shin splint

What To Do About Shin Splints

Stephen D. Lasday, DPM Podiatrist Sarasota and Bradenton Leave a Comment

shin splintThe term “shin splints”  or medial tibial stress syndrome refers to pain along or just behind the shin one (tibia) — the large bone in the front of your lower legs.

Shin splints can occur during physical activity and result from too much force being placed on your shinbone and connective tissues that attach your muscles to the bone.

Shin splints are common in runners and in those who participate in sports/activities with sudden stops and starts. (Think Tennis!)

It can also be related to a collapsing arch, but may be due to  a muscle imbalance between opposing muscle groups in the leg. Shin splints can cause quite a bit of pain and discomfort!

If you find yourself suffering from shin splints, here are a few steps you can take to help you feel better.

  • Rest. Good ole’rest…you just can’t beat it for helping your body recover.
  • Change Your Exercise Routine. Switch to low-impact exercises, such as swimming, bicycling or water aerobics while you are recovering.
  • Ice . Apply ice packs to the affected shin for 15 to 20 minutes at a time, four to eight times a day for several days. Wrap the ice packs in towels to protect your skin.
  • Reduce swelling. Elevate the affected shin above the level of your heart, at rest and at night. Compression may help also; compress the area with an elastic bandage or compression sleeve.  The sleeve can stimulate circulation and help maintain warmth which miminizes fluid build-up.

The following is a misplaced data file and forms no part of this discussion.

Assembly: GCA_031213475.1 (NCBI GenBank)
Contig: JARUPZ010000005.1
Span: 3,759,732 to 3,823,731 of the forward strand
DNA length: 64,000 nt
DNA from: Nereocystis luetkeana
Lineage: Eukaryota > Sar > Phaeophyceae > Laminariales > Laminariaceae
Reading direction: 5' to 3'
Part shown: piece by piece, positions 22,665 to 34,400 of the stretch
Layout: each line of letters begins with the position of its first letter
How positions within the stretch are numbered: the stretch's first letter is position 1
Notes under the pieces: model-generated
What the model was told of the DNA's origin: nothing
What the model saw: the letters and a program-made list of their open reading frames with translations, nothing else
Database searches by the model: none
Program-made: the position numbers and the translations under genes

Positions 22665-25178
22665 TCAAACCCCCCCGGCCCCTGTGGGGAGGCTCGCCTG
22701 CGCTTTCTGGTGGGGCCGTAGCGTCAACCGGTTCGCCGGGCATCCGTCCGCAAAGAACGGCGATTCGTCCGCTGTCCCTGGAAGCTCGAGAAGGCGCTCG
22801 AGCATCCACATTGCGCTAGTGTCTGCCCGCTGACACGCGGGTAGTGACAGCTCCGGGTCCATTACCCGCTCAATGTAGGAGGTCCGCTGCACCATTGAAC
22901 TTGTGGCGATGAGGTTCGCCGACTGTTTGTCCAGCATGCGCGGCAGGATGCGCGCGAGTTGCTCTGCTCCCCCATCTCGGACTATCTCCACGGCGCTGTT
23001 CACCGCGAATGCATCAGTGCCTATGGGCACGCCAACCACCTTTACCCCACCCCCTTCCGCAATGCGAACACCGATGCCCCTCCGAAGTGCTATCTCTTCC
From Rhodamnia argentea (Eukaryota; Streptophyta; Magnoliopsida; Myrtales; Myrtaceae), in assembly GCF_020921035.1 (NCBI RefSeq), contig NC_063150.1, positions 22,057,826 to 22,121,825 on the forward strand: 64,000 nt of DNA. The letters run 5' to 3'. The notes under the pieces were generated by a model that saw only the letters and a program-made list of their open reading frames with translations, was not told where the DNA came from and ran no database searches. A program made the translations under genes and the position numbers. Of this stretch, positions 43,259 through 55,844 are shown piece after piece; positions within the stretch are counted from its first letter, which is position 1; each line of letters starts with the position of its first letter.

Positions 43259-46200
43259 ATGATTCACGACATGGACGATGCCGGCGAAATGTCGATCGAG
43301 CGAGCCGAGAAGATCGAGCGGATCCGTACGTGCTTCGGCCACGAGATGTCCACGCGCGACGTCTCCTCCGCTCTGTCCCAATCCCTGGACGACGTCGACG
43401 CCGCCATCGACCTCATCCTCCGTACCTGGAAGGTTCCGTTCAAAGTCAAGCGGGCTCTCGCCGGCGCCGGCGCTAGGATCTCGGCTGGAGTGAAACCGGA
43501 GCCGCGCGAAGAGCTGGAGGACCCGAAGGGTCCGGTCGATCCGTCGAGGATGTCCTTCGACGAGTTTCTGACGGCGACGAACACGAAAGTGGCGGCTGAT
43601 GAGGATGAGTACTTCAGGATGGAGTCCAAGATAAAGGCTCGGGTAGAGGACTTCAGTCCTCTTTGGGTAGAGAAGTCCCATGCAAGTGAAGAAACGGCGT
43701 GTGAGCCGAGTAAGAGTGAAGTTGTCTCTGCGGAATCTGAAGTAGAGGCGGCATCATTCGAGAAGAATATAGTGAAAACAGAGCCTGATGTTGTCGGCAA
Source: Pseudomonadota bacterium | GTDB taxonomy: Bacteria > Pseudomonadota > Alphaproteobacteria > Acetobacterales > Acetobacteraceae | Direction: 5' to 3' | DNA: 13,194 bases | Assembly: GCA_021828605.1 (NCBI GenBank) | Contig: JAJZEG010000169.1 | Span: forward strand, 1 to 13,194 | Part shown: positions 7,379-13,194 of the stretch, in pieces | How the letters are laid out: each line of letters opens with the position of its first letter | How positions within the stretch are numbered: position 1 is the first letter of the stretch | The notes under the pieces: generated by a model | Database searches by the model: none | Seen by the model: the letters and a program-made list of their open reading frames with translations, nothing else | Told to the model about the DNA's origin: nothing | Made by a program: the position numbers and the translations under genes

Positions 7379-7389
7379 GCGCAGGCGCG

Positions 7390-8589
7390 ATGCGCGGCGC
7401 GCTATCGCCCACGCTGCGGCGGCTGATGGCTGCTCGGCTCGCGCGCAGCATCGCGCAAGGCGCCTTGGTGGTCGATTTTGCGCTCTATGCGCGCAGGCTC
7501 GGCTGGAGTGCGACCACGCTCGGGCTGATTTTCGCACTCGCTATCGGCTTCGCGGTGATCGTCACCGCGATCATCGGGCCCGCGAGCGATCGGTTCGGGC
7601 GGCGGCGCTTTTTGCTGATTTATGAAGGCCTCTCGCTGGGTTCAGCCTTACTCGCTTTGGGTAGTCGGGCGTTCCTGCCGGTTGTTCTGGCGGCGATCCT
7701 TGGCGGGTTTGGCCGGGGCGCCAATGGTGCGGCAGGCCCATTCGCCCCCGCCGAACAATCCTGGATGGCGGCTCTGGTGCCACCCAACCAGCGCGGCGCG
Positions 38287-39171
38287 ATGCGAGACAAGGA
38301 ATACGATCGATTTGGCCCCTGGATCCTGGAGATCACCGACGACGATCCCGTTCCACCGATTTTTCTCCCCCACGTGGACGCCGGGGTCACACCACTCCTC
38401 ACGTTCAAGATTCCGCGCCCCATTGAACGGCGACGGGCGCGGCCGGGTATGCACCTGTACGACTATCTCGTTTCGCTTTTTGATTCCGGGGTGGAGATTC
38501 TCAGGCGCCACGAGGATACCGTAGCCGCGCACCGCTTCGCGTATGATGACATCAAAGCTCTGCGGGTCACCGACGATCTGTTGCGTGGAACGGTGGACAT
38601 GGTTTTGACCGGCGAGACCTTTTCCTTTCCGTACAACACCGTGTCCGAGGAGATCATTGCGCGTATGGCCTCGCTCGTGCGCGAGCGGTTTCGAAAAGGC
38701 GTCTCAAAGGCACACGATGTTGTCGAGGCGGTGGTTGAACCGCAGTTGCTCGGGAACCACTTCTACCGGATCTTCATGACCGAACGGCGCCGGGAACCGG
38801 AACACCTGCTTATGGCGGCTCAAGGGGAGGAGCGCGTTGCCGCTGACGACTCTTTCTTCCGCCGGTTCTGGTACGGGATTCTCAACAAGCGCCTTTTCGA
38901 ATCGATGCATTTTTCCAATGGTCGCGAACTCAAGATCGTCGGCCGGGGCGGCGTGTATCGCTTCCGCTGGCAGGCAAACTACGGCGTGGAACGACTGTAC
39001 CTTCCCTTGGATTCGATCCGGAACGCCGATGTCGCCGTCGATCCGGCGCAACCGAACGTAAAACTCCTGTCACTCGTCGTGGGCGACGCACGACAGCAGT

• Take an over-the-counter pain reliever. Try ibuprofen (Advil, Motrin), naproxen sodium (Aleve) or acetaminophen (Tylenol) to reduce pain and inflammation.
  • Wear proper shoes. Wear shoes with good support that are designed with mid-foot stabilizers to prevent pronation.
  • Consider arch supports. Arch supports can help cushion and relieve stress on your shinbones. More durable arch supports can be custom-made from a plaster cast of your foot, if the OTC ones are not providing relief.

If these simple measures are not providing relief, you should see a podiatrist for a full evaluation and work-up.

If you are looking for a podiatrist in the Bradenton or Sarasota area, please schedule an appointment with Dr. Lasday, Dr. Zdancewicz, or Dr. Goecker for a thorough and professional evaluation, either in their Bradenton Podiatry office or Sarasota Podiatry office.

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